• Watching Attackers Through Virustotal

    by  • September 1, 2014 • Uncategorized

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    Bad guys, both crime and cyber espionage, use Virustotal as a means to test their exploit code. Sounds silly, but it’s true and not true as in they used it a few years ago, but true as in they used it a couple of days ago. In fact, some actor likely tested their code the same day you got around to reading this post. When I mention these comments to most security researchers, their response is mostly disbelief and usually followed up with questions like “can’t these guys run their own anti-virus testing” or “oh, well you mean just the script kiddies trying to hone their skills”. While I can’t say why these actors use Virustotal, I can 100% say that they do.

    For the past couple years, I have mined Virustotal data through various techniques to identify patterns in user┬ábehavior through the files they upload. Instead of focusing on the file, I wanted to focus on the unique hash that described the person uploading the file. When I started doing this work, it was back before Virustotal had all the data they did now and to the best of my knowledge, before anyone thought to find the bad guys through automated means and at scale. Today, I have more bad guy activity then I can handle and think it’s finally time to let the rest of the community in on the Virustotal secret.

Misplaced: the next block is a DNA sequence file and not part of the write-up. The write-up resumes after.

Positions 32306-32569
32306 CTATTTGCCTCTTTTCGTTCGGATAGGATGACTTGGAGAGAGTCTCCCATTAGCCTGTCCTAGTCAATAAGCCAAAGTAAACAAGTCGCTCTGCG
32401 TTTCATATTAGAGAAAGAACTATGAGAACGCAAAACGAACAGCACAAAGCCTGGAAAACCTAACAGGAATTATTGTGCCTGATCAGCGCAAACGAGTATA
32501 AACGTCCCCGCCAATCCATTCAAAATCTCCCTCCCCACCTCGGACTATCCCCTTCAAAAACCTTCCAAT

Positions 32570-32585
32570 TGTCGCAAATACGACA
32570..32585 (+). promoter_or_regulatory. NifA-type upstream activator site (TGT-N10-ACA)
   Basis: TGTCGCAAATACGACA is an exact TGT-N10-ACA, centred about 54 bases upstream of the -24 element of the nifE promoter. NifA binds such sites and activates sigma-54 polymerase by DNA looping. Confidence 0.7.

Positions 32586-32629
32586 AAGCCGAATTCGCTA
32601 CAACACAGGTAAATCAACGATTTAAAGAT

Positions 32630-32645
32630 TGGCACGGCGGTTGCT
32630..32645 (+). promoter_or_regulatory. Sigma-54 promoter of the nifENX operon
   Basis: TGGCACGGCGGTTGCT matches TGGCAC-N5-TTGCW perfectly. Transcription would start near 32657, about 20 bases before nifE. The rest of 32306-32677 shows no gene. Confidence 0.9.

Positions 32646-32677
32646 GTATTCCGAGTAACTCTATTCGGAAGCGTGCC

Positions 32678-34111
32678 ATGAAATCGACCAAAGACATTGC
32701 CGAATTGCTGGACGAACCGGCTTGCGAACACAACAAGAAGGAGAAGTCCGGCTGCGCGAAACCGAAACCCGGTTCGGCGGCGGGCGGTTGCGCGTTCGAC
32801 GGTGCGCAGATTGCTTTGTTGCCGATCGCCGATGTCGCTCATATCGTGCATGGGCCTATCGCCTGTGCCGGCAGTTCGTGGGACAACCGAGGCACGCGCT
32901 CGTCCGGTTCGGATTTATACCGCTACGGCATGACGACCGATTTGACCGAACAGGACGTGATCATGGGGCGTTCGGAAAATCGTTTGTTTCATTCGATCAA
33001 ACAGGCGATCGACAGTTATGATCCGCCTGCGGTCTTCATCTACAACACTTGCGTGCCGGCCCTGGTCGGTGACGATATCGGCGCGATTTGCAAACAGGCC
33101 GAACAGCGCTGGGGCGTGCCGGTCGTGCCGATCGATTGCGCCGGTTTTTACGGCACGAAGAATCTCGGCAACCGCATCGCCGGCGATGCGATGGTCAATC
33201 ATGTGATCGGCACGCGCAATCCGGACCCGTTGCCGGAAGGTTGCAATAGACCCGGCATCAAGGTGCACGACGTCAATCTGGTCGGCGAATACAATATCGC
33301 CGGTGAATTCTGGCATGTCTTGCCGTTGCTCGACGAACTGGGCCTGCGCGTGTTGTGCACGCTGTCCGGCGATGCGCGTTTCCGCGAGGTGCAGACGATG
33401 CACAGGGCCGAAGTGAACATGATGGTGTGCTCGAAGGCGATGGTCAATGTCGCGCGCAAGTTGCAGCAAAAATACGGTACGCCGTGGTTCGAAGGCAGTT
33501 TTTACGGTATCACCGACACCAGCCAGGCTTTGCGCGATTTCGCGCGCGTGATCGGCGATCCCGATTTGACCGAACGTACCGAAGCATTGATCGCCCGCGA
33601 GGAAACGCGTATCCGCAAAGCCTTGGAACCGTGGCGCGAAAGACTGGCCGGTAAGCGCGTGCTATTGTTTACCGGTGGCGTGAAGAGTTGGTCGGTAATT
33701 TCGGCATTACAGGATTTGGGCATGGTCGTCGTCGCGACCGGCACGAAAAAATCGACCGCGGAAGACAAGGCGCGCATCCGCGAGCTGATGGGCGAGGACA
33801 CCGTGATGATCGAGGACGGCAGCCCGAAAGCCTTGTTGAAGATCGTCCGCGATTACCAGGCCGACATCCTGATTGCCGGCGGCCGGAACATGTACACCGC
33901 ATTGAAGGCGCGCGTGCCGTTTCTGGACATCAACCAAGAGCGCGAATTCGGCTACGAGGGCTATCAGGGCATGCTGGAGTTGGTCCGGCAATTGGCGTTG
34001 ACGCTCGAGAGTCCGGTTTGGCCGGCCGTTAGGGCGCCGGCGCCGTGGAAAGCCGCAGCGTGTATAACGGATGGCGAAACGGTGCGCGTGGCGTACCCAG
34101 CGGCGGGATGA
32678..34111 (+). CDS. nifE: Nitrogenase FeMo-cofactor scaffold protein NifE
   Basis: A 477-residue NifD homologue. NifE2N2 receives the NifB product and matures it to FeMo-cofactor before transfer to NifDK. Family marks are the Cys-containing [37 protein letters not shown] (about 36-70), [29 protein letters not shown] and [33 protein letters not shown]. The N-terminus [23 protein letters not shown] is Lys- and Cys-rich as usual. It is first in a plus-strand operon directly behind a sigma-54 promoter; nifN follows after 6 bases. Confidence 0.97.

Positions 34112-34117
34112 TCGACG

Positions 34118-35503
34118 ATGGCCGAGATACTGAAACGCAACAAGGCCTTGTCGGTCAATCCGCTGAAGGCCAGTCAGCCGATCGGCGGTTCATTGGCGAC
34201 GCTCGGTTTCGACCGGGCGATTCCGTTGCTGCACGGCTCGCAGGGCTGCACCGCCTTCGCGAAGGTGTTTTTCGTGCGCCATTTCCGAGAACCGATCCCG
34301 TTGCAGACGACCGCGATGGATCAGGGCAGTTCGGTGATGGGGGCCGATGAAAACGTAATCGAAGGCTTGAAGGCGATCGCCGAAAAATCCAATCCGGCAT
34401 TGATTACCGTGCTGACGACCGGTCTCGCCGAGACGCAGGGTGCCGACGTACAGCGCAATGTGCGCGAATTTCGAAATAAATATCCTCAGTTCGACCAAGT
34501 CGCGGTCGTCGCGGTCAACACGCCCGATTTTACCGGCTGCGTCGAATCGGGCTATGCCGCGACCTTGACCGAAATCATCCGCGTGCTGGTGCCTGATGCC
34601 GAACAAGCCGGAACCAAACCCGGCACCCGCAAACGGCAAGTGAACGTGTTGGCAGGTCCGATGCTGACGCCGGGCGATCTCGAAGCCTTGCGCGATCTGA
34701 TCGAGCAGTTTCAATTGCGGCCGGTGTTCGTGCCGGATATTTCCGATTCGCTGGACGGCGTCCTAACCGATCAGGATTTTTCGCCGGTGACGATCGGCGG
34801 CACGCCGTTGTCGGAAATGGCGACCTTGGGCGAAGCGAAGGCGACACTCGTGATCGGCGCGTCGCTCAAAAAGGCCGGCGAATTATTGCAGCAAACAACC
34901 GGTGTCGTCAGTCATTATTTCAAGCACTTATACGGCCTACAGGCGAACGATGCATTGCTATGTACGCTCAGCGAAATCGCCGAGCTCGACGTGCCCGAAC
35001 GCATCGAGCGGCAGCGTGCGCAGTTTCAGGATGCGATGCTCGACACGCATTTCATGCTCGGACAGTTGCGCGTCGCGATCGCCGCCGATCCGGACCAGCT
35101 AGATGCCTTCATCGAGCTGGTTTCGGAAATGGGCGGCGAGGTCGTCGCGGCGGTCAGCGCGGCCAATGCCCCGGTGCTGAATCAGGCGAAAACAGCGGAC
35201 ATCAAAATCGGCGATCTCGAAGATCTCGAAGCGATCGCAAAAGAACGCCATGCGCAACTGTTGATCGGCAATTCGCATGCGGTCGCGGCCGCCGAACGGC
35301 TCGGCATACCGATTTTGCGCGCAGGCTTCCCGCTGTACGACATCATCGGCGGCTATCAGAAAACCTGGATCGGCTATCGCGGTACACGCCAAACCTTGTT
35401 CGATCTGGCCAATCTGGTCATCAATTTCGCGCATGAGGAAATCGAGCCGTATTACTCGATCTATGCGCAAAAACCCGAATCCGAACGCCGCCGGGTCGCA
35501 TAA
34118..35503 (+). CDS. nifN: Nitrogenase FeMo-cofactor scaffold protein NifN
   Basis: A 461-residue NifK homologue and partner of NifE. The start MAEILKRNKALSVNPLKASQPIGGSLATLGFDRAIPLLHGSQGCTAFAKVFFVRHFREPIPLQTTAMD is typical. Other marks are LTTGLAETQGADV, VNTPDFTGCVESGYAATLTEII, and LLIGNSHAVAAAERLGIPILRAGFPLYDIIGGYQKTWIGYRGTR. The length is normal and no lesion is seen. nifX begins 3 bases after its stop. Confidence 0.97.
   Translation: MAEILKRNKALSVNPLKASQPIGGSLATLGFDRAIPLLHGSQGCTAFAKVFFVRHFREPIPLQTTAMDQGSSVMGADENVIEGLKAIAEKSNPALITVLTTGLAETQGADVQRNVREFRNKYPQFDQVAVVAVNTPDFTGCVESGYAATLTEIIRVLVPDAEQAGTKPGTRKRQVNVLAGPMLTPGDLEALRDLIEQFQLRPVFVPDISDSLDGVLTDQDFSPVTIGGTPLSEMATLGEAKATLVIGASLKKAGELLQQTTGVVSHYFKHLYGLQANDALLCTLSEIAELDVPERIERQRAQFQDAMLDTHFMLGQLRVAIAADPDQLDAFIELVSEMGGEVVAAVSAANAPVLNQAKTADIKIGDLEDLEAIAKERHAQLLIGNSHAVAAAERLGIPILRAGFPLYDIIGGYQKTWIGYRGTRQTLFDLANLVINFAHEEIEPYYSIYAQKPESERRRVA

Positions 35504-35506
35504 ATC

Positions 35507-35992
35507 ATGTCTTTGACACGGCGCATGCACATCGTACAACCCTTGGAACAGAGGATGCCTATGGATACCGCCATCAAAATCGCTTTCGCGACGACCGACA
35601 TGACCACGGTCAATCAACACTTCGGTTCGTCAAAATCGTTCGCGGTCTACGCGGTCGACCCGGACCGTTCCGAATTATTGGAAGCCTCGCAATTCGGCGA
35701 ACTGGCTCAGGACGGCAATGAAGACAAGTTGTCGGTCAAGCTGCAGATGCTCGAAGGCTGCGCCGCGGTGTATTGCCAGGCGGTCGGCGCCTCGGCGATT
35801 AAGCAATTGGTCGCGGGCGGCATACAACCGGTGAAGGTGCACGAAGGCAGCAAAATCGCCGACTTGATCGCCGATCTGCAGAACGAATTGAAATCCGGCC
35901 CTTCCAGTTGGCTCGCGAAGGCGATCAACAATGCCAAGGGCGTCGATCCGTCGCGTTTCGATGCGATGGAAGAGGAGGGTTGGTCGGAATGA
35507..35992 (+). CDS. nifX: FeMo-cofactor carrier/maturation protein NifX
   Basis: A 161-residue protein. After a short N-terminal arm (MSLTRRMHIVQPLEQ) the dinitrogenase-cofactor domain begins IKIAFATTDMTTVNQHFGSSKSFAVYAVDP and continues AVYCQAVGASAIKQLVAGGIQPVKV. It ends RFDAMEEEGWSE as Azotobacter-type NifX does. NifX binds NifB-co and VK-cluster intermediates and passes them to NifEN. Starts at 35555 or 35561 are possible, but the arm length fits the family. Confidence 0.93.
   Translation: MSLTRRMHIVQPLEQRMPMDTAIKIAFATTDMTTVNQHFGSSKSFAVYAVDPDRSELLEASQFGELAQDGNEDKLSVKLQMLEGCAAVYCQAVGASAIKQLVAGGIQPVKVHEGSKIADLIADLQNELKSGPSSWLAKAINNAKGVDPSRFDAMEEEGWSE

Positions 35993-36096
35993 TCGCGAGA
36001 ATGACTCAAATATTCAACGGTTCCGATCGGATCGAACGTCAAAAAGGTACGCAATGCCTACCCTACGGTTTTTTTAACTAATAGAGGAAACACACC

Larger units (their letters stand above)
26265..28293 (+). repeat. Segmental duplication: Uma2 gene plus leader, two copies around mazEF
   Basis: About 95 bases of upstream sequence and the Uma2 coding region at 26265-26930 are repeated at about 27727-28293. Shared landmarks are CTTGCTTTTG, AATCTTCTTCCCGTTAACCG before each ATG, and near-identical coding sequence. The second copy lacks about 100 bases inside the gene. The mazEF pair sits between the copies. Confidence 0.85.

Wired has drafted an article summarizing a lot of the work I did over the years and this blog post will provide those seeking guidance on how they too could unearth suspicious actors within Virustotal. I wrote a short paper to describe some of what I learned through the years about different accounts and also included the algorithm code I use to score activity. To this day, the techniques and algorithm serve me well in finding new and interesting activity in countries not typically blogged about.

    Aside from the paper and algorithm, I figured it would be worthwhile to give anyone who was interested in learning more a good case study of information. I have made a Google document available to the public depicting all the PlugX activity identified that appeared to be actor testing. In order to easily distinguish between file detections, I have highlighted no detections as green, five or less detections as yellow and the rest as red. All activity is sorted by date, so it’s easy to see how actors “drive to zero” when doing their testing. This activity has been going on since April 2013 and in some cases, files (exact hashes) uploaded to Virustotal were lated seen used inside of file targeting those in Hong Kong.

    Material Mentioned:

    Plugx Development Testing

    VirusTotal Mining